- Main article: Al-Radawi Sayyids
Naming by Last Imam
Genealogically, a Sayyid is called by the nearest Imam in his family tree. For instance, a Sayyid who is a descendant of Imam al-Kazim (a) is called al-Musawi although he is inevitably a descendant of Imam al-Husayn (a) or Imam Ali (a).
In Earlier Centuries
During the reign of Umayyad and Abbasid to the end of the caliphate of al-Mutawakkil some Sayyids hid their lineage to the Prophet (s) or had to immigrate to remote areas as a result of oppression and tyranny.
Immigration of Sayyids
After Islam entered Iran in the 1st/6th century, the first group of Banu Hashim moved to Iran. The immigration to Iran increased in the middle of the 2nd/7th century and reached its peak in the late of 2nd/8th to the middle of the 3rd/9th century. They mostly settled in Arjan (Bihbahan), Qom, Shiraz, Isfahan, Jabal (Hamadan and central regions of Iran) and Tabaristan.
Several reasons have been counted for immigration of Sayyids to Iran:
Oppression by Umayyad and Abbasid Caliphs
Humayd b. Ghahtaba al-Ta'i said, "One night, Harun (the Abbasid caliph) summoned me. He ordered me to take my sword and do whatever his servant tells me. The servant took me to a house with three rooms and a well in the middle of its yard. He unlocked the first room. There were 20 people. He said that all of them were descendants of Ali (a) and Fatima (a) and the caliph has ordered you to kill them. So I killed them one after another and he dumped their heads and bodies in the well. Then he opened the door of the next room. There was another 20 descendants of Ali (a) and Fatima (a). We did the same to them. The servant opened the last room and there was another 20 Sayyids. I killed 19 of them. The last one who was an elderly Sayyid faced me and said, "O, wicked! Woe to you! What excuse do you have when you encounter our great grandfather, the Apostle of Allah (s) on the Day of Judgment while you have already killed 60 of his descendants?!" My hand started shivering and also my whole body. The servant looked at me with anger and I feared him, so I killed that elderly Sayyid as well."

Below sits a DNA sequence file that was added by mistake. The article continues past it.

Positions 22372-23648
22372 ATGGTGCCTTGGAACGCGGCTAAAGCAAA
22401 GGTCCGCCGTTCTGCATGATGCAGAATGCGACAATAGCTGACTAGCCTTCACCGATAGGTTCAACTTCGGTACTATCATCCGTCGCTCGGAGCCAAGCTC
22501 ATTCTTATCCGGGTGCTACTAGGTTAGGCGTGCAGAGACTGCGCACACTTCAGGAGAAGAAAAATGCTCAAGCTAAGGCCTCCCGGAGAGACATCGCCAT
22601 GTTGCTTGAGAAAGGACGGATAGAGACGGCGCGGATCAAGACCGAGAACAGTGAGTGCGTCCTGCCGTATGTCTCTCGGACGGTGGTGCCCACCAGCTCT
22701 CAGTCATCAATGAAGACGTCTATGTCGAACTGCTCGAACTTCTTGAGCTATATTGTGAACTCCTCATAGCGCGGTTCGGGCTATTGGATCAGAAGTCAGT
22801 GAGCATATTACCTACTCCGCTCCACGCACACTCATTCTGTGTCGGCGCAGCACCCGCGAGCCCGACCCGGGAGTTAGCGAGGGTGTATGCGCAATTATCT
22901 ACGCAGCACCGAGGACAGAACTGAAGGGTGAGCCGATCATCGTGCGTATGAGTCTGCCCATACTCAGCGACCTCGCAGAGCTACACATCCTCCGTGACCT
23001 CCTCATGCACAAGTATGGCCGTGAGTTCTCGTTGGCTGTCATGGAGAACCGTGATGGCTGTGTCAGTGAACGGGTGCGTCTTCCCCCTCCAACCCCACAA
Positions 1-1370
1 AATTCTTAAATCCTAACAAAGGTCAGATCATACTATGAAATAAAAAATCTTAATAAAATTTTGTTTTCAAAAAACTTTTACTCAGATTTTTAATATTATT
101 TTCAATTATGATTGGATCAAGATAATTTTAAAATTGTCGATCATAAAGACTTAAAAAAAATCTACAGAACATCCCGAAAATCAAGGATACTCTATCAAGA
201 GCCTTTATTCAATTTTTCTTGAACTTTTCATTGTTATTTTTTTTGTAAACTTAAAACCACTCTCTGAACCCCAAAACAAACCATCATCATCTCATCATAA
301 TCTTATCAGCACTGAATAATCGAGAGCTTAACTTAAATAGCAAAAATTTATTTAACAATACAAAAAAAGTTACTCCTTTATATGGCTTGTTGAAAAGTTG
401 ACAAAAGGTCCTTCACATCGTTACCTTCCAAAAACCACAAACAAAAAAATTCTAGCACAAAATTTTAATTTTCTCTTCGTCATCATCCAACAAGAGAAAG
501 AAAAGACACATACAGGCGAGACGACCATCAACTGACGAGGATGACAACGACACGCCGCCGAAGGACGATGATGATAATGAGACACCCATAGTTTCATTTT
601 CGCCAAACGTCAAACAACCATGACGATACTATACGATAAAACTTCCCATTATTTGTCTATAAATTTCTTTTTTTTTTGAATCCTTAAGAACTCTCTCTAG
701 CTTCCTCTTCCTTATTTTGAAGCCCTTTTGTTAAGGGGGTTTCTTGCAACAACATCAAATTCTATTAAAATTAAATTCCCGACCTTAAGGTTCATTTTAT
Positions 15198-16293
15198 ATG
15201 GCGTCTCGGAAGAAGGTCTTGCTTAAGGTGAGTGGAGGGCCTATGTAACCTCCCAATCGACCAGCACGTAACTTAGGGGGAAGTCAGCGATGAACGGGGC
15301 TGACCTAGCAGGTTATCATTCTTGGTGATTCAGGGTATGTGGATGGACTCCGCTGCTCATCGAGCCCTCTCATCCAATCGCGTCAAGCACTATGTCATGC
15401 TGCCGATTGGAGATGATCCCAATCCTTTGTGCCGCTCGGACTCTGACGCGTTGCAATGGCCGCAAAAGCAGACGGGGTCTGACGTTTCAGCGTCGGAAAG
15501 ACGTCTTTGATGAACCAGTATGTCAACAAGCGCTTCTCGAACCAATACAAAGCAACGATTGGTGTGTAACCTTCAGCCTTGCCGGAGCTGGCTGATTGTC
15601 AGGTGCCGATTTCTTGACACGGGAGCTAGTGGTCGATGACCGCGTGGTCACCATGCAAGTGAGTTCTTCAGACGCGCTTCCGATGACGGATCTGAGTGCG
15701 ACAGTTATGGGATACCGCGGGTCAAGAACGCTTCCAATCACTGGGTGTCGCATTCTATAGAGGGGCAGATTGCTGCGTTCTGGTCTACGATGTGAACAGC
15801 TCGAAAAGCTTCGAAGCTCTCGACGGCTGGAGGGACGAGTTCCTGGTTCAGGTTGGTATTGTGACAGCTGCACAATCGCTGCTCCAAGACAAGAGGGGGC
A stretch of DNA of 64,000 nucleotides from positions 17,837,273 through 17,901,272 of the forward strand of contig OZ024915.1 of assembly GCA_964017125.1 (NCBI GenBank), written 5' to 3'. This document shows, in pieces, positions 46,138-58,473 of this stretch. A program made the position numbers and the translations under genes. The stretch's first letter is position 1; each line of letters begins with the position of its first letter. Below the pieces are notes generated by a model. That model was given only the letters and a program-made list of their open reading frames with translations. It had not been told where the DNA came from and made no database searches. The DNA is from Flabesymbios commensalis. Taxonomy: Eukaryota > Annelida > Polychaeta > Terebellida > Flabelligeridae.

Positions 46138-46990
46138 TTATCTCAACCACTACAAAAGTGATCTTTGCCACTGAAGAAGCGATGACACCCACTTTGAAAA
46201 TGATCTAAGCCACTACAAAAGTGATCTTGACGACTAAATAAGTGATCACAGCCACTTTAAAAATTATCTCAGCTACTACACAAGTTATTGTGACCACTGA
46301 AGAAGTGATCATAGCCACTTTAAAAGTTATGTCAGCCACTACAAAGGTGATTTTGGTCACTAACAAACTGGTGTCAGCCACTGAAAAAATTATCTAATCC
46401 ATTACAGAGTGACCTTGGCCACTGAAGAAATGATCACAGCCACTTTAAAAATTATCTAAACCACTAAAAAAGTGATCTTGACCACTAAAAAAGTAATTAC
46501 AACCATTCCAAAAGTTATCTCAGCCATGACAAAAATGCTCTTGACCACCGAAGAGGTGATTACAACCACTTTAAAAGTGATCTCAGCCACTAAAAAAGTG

Maqatil al-Talibiyyin has narrated from Ibrahim b. Rayyah: "When Harun al-Rashid captured Yahya b. 'Abd Allah b. al-Hasan b. al-Hasan, he built a pillar on him while he was alive. Harun had learned this from his great grandfather, al-Mansur.
There were several uprisings led by descendants of the Prophet (s) throughout Islamic history such as:
- Zayd b. Ali (Imam Sajjad's (a) son) against Hisham b. 'Abd al-Malik: the revolt of Zayd and his son Yahya provoked and caused Umayyad hatred, because they were persecuting Banu Hashim as long as they possessed the caliphate position.
- Uprising of Muhammad b. 'Abd Allah b. al-Hasan and his brother Ibrahim b. 'Abd Allah in Hijaz and Iraq against al-Mansur al-Dawaniqi followed by their brother, Yahya, fleeing to Iran and then his uprising in Tabaristan and Daylam against Harun al-Rashid (d. 193/808).
- Uprising of 'Isa b. Zayd b. Ali during Abbasid reign.
- Uprising of Ibn Tabataba in Kufa.
Appointment of Imam al-Rida (a)
- Main article: Imam al-Rida's (a) Succession of al-Ma'mun
After that al-Ma'mun named Imam al-Rida (a) as his successor, the Imam wrote a letter to Sayyids in Medina and invited them to Iran. As a result the lady Fatima al-Ma'suma (a), her brothers and sisters and other Sayyids moved to Iran.
- Main article: 'Alids (Tabaristan)
One of the reasons that attracted Sayyids to the north region of Iran was establishment of Shi'a governments in Tabaristan.
- Main article: Diwan al-Niqaba